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The Past is Still Recorded Online

This blog is out of use and out of date. I am now posting on mercedesorten.blogspot.com

Wednesday, March 25, 2009

My First "What Was I Thinking?" Moment

Dear Self,

The illustrious Britney Spears said "I'm a smart person, what ... was I thinking?" when reflecting on her recent psychological trauma and strange behavior. I am saying that to myself after seeing the elevation of the run and bike courses for Ironman St. George. The 112 mile bike course contains two, eh-hem, hills, er--I really mean MOUNTAINS that climb up to almost a mile high. Basically, 1,700 foot elevation gain on the bike. Then a 500+ foot elevation gain on the run. Now when they said that St. George was at 3,000 feet, I took that literally, and I knew I could operate at that altitude. I did not take into consideration the massive hills they might throw at us. And if you take a look at the map pictured here of the St. George bike course, you'll see they are quite massive. I did not expect to be biking at 5,000 feet. Alas, as it turns out, I am. Or, I will be. I'm freaking out just a teeny-tiny bit.

The good news is my first response to seeing this course was "well, at least there are huge down hills after all of those huge up hills." That's my response and I'm sticking to it! Up hills with subsequent kick-backs make it worth the work. I will work, too. Super duper hard. And I will stay positive! I will search for the positive and squeeze every good-thinking bit of energy I can out of it. That's my plan and I'm sticking to it!

In other news, I felt like a wild animal during my workout at Quarry Lake last night. I did a fast 750m wet suit swim in the open water of the Quarry and then a 2+ mile run. For the first time in a long time, I took only 5 seconds to jump into the icy 65 degree water of Quarry Lake. Granted, I had a wet suit on, so it should have been easier to take the initial plunge, but I have to admit even when I have a wet suit I take upwards of 2, 3 to even 5 minutes to get into cold water. I have a sinking sensation that this cryophobia (fear of cold) will not bode well at the upcoming Lonestar Quarter Iron. I know that I will need to be able jump into the cool water of the Gulf. And so I have to find a way to make myself do it. So, I devised a very complex plan in order to bribe myself into getting into cold water. In my head, I said "Ok, Mercedes, if you don't all OUT JUMP into this water in 5 seconds there will be NO POST WORKOUT SMOOTHIE for you!" And so I counted down, part-way through wondering if I would actually jump in, and by the count of 5, I was in, and I felt SO STRONG in the water. On the run afterward, I used the 1.1K loop to help me do a tempo run. I ran the first 1.1K slow, in about 5:30. The next loop was 5:09, the next loop was 4:30, and the next loop was 4:00. Then I did a long cool down. I used the same complex bribing tactic as I did to get myself into the water quickly. In my head I thought "if this repeat isn't at least 20 seconds faster, no SMOOTHIE for you!" And needless to say, I got the smoothie. And it tasted even sweeter than I thought it would.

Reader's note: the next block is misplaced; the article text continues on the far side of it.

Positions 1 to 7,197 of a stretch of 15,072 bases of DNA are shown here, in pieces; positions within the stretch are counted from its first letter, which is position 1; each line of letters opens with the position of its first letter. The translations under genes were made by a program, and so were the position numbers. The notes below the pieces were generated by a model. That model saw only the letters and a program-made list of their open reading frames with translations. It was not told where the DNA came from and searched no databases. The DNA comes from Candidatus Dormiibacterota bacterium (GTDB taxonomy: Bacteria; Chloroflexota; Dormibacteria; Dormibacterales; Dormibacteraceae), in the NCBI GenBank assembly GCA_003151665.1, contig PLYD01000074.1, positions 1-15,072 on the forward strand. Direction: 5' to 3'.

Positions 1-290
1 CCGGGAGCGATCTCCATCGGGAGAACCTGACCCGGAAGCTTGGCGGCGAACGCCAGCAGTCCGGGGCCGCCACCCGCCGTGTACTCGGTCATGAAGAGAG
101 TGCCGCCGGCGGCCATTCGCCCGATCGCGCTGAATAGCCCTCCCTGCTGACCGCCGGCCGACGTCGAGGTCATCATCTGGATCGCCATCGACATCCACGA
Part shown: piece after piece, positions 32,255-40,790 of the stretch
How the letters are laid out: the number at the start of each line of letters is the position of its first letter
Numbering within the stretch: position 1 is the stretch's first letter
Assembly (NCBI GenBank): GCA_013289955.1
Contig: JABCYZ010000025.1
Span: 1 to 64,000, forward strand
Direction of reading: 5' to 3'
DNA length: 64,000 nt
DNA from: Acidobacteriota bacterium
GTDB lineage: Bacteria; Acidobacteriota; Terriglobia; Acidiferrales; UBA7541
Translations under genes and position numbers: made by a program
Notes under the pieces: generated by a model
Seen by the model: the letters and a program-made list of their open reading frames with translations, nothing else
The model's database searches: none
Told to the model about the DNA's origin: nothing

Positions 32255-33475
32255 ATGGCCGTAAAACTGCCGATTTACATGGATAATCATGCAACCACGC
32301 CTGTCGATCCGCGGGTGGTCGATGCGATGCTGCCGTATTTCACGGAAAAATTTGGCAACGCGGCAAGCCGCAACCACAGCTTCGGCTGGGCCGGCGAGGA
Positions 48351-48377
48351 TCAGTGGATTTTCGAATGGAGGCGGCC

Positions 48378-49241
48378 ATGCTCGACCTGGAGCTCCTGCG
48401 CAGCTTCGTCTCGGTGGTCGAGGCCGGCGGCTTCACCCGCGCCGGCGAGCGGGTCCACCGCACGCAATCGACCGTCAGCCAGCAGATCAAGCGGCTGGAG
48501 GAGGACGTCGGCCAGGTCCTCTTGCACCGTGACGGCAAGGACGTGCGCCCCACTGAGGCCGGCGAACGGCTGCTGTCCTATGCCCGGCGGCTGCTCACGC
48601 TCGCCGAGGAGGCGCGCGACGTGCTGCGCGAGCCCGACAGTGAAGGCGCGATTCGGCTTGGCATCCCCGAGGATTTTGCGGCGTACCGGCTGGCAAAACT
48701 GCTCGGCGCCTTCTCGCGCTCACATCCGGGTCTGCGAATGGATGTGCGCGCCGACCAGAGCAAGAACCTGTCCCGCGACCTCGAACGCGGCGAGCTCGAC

Current book I'm reading: The Reader by Bernhard Schlink

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Thursday, March 19, 2009

It's Official: May 1, 2010 - I will be competing in Ironman St George

I did it. I just signed up this morning for the Ironman. I signed up for Ironman St George in Southern Utah. I had heard a bit of buzz about it through friends and on the internet, and I had been thinking about it for a couple of weeks. Since I was 12 years old I have wanted to do this event. I wanted to do an Ironman before I ever even thought about doing a marathon. And so when I found about this new event in Utah, I was extremely excited. So far, I believe Southern Utah is the most beautiful place, aside from Kona, of course, that Ford Ironman has chosen to hold an event. Plus, the date, May 1, 2010, is right before my 27th birthday. I just had a lot of positive, driving-forward and invigorating-type feelings associated with this particular race. So yesterday I found out that it was officially announced. When I read the article, I started to tweak out a bit. My insides were alight. And then when I found out that online registration was open for the inaugural event, I started getting even more nervous. It was all I could think about. I got the exact same feeling that I got when I first read about the Austin Marathon years ago. The moment I read about it, I knew I wanted to do it. I was sure, 100%. Back then, I felt a very poignant mixture of fear, joy and excitement. Today, I felt the same sheer, pure joy was flowing through me as I thought about signing up for this Ironman. I called my mom, and she asked a lot of details about the distances, the nutrition, the training. I stopped her and I was like “Mom, I’m not asking you if you think I can do it. I’m asking if I have your support.” And of course, she said yes. And she said “I think it’s a good idea, but don’t quote me saying that.” I laughed, remembering I had a similar conversation with her the day I decided to do the marathon. And then I said “Mom, I’m going to remember you saying that forever.” This morning, I woke up, hopped online, and signed up for the IRONMAN. I’m doing the Ironman.